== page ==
“Losing a passport can be more serious than just the cost and inconvenience of a replacement,” the British Passport Office told The Telegraph this summer. “Criminals can use it to commit crimes like identity and financial fraud, which is why it’s so important to report any loss or theft to Her Majesty’s Passport Office, so we can log the details and cancel the passport.”

Or, as The Sun reported, in its breezily offhand style, “Criminal gangs are targeting boozed-up Brits in holiday hotspots like Magaluf so they can nick their passports and flog them to terror group ISIS.” (Okay, now that’s frightening! Though maybe not as frightening as falsely reporting the queen had come out in favor of Brexit.) “UK passports are highly prized because they allow bearers to breeze through borders unchecked.”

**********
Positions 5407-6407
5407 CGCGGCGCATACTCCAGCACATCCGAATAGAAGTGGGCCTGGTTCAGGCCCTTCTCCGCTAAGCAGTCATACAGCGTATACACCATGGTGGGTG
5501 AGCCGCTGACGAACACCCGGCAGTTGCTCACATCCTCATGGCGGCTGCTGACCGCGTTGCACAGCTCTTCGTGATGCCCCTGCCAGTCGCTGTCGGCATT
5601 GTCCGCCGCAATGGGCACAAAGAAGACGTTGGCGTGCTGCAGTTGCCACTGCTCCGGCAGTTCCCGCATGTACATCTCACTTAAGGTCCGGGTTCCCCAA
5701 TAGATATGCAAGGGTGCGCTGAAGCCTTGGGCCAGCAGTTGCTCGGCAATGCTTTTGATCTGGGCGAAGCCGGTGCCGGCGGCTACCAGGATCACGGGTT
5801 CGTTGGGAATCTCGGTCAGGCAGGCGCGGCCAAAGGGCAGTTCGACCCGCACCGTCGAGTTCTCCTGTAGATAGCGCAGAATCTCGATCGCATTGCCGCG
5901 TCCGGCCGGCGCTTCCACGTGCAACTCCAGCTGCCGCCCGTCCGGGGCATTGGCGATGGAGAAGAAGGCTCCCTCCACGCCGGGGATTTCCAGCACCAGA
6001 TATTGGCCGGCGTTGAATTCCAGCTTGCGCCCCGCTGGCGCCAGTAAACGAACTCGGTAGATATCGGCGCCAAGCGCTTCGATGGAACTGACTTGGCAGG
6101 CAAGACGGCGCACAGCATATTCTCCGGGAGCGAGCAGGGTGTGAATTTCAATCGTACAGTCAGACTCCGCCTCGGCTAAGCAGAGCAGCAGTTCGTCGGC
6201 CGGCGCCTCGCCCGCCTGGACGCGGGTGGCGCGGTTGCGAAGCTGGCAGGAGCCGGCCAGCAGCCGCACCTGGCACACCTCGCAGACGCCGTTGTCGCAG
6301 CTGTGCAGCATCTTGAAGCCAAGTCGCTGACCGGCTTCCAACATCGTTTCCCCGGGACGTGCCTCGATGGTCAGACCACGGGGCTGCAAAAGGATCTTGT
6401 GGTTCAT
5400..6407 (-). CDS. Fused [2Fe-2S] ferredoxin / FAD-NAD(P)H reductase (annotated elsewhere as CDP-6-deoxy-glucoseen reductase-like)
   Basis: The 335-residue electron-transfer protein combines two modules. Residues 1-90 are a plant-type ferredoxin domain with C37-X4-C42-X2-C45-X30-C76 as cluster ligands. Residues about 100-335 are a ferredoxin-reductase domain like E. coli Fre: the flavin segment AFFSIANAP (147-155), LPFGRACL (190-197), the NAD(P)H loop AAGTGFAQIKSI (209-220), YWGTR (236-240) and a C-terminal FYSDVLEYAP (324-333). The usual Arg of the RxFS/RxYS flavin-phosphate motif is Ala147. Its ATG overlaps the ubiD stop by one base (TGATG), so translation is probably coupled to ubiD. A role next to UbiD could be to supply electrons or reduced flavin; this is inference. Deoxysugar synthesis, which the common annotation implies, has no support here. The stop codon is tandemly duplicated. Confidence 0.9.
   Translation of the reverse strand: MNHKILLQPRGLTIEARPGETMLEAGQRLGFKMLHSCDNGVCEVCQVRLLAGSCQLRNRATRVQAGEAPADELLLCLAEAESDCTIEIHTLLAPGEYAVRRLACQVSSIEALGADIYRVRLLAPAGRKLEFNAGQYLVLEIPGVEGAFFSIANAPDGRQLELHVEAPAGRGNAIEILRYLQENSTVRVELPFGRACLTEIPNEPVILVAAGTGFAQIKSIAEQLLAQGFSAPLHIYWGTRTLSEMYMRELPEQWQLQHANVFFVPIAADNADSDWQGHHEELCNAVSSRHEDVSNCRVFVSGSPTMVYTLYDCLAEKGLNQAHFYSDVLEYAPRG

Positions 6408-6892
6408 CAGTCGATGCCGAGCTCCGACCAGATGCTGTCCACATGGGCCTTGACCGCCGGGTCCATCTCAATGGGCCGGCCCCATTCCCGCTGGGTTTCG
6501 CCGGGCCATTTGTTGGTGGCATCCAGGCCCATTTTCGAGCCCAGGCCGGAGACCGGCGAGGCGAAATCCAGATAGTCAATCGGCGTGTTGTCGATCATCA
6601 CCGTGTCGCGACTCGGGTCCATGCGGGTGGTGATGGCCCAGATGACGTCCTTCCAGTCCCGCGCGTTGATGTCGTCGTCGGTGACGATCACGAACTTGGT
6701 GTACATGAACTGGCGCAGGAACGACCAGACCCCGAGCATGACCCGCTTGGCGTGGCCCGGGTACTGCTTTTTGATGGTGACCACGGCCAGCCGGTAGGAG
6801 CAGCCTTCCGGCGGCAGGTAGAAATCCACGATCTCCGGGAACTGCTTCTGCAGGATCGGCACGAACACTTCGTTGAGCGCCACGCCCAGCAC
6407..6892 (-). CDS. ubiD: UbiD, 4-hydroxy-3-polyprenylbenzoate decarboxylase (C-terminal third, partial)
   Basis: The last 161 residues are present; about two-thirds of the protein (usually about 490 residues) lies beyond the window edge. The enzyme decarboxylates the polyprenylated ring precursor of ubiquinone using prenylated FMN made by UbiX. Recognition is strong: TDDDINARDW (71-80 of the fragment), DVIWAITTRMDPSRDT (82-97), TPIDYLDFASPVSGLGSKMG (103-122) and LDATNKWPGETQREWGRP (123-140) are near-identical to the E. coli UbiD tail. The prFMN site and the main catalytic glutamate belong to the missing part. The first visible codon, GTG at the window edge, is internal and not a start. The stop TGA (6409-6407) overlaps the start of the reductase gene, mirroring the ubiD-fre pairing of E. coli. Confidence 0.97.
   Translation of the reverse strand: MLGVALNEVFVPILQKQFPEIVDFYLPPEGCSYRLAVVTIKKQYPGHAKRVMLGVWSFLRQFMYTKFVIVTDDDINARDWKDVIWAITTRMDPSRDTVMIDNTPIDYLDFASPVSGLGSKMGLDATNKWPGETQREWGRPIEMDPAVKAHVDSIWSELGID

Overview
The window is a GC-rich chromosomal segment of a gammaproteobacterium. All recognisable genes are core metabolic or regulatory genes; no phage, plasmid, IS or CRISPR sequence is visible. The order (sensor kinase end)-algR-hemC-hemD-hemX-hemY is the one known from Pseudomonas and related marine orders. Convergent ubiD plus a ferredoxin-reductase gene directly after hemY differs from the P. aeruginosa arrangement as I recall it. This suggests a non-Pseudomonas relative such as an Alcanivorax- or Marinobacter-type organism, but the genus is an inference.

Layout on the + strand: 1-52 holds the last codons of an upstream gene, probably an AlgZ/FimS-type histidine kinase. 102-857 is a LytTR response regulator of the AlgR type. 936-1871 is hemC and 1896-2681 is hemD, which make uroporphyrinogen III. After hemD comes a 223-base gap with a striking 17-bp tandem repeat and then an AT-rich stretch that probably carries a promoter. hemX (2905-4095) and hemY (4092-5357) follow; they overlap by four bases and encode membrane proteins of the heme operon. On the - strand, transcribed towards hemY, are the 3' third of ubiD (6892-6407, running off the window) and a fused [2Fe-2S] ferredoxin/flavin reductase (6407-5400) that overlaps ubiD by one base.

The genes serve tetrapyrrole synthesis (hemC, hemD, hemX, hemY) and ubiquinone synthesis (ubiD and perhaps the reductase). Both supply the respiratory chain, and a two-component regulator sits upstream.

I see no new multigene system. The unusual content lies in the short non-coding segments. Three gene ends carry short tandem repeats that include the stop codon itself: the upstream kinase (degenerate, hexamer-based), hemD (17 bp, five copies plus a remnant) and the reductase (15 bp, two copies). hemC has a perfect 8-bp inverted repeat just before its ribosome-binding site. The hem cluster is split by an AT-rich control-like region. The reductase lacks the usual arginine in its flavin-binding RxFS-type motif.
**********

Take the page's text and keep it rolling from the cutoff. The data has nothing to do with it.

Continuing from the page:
Best advice: Don’t lose your passport in the first place.

Foreign and Commonwealth Office minister Tobias Ellwood said: “While we should all enjoy our holidays, it is important that we remain vigilant about valuables – particularly passports.

“Becoming a victim of theft or losing your passport could ruin your trip and replacing a passport will cost money and valuable holiday time.”

Thanks, Captain Obvious.

And now for something completely different

But the FCO didn’t stop there. It has issued a really cool video (see above) called “The Passport Hustle,” describing ways in which passports are commonly lifted from people’s pockets, bags and even their hands – voluntarily!